We can picture him submerging his disciples deep under the Jordan’s currents and holding them under until just the right moment when the soul would truly believe that it was facing death. This must have been a mighty figure indeed, even just from a physical perspective, to have been able to fight against a man in the throes of drowning and to have the strength to hold him under until that final moment when the soul would flee the body; and John remaining vigilant at the threshold between life and death, watching over his disciple’s progress.
John knew at this time that his disciples soul’s would have an encounter with The Christ who was drawing near. This encounter would be a great awakening for the disciple. He would have a powerful experience of fear followed by a burning experience of shame and at last a deeply all-embracing experience of love.
Fear and shame are not popular ideas these days but they are both master teachers of the soul. To be incapable of experiencing them is to suffer the fate the Laodiceans—who are unable to feel either cold or hot. (Rev 3) Not being able to stand consciously in the experience of fear and thus come to the threshold of their spiritual powers; and unable to feel the limits of their capacity for moral action.
It is after we truly burn in the hot experience of shame, touched as we are in such moments by the presence of the divine, that we then long for forgiveness from the ones we have caused some harm. In truth there is not much that another human being can do for us as we awaken in our conscience and to our responsibility in the consequences of our own misdeeds. Those we have caused to suffer find themselves in their own moments of decision enacting deeds which will also have their own consequences, deciding between vengeance or mercy, for example. He says it plainly: “I will give to each one of you what your actions require me to give to you.” (Rev 2)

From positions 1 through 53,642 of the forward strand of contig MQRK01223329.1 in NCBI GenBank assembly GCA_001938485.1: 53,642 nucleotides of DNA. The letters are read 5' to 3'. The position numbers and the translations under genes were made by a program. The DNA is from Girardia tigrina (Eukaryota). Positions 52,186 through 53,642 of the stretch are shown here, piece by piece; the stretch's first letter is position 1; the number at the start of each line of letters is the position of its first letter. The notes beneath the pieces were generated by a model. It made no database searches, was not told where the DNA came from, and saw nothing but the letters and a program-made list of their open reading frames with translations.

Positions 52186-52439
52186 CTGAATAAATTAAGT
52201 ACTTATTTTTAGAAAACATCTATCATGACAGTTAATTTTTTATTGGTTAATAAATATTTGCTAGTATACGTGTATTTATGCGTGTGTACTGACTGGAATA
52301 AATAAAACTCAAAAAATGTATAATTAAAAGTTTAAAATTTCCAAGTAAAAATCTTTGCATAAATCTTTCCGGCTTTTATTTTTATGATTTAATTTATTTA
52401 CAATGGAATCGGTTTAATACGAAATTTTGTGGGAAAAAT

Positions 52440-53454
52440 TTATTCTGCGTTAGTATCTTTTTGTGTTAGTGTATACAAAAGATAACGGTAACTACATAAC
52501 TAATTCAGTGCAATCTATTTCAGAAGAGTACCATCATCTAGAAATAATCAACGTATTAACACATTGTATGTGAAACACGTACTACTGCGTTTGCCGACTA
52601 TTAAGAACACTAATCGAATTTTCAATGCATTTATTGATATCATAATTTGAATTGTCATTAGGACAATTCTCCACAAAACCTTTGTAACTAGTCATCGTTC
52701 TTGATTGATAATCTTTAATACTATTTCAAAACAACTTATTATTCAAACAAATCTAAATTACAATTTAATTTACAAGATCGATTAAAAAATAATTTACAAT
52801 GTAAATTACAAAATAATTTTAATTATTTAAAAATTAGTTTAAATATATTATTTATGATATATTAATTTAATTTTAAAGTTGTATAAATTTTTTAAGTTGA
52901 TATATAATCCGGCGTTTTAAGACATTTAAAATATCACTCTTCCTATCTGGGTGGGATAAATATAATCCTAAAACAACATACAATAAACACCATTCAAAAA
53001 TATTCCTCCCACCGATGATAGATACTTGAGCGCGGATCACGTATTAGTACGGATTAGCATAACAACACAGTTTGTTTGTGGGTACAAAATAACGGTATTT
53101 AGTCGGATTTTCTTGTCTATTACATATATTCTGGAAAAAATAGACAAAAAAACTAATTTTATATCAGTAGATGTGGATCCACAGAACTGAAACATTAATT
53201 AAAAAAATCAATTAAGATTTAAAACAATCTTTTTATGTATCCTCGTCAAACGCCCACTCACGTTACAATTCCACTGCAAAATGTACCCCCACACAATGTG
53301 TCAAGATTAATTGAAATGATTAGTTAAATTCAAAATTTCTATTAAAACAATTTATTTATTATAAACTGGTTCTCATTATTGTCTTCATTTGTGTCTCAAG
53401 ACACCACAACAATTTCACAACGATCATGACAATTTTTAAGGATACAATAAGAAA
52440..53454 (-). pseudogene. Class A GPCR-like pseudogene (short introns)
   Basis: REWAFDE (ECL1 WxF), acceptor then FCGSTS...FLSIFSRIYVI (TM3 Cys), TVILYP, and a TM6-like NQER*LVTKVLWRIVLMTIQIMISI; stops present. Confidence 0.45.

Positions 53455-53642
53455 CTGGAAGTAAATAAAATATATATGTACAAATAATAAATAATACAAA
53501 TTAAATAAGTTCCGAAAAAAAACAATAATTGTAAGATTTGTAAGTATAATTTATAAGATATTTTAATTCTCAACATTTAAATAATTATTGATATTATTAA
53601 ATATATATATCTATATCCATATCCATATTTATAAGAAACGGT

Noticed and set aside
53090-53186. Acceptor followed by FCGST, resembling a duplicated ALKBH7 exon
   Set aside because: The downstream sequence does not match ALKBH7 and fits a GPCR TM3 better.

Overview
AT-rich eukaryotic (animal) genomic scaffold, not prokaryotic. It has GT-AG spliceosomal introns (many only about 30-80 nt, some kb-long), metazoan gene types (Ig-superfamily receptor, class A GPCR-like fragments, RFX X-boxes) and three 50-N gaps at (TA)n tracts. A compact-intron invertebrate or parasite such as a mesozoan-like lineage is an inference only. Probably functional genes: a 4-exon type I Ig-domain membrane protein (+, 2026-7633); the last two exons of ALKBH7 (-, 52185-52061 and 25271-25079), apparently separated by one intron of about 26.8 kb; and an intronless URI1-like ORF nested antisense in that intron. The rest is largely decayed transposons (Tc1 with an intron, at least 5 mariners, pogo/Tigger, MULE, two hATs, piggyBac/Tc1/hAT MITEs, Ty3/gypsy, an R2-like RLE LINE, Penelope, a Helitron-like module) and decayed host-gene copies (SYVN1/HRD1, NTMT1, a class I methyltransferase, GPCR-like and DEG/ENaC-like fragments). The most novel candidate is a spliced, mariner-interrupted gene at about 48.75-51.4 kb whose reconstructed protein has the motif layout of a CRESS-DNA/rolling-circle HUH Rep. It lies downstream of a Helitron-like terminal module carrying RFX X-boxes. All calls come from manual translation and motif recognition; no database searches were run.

We are already forgiven for everything we will ever do. “You who bear and order the life of the world…” This deed of his has already taken place. No one will be compelled by him to act in this or that way or in any way. We are left free to imagine and create. If any of us can actually forgive then we are on the way in following the path he blazes before us. Forgiving is a lofty moral act that has nothing to do with the past but is already a conscious embrace of the betrayals, transgressions, and evil actions that are yet to come in the future. Forgiveness when it is applied to the past refers to understanding, which in itself is a deeply significant moral deed. True forgiveness is understanding that projects itself into the future and understands—even now—all the misdeeds that will inevitably come. Actions will always have their consequences and the Ascended One who dwells with the Father administers these giving to each one of us what our actions require from him. This is a bestowing of His blessing. For He sees us truly.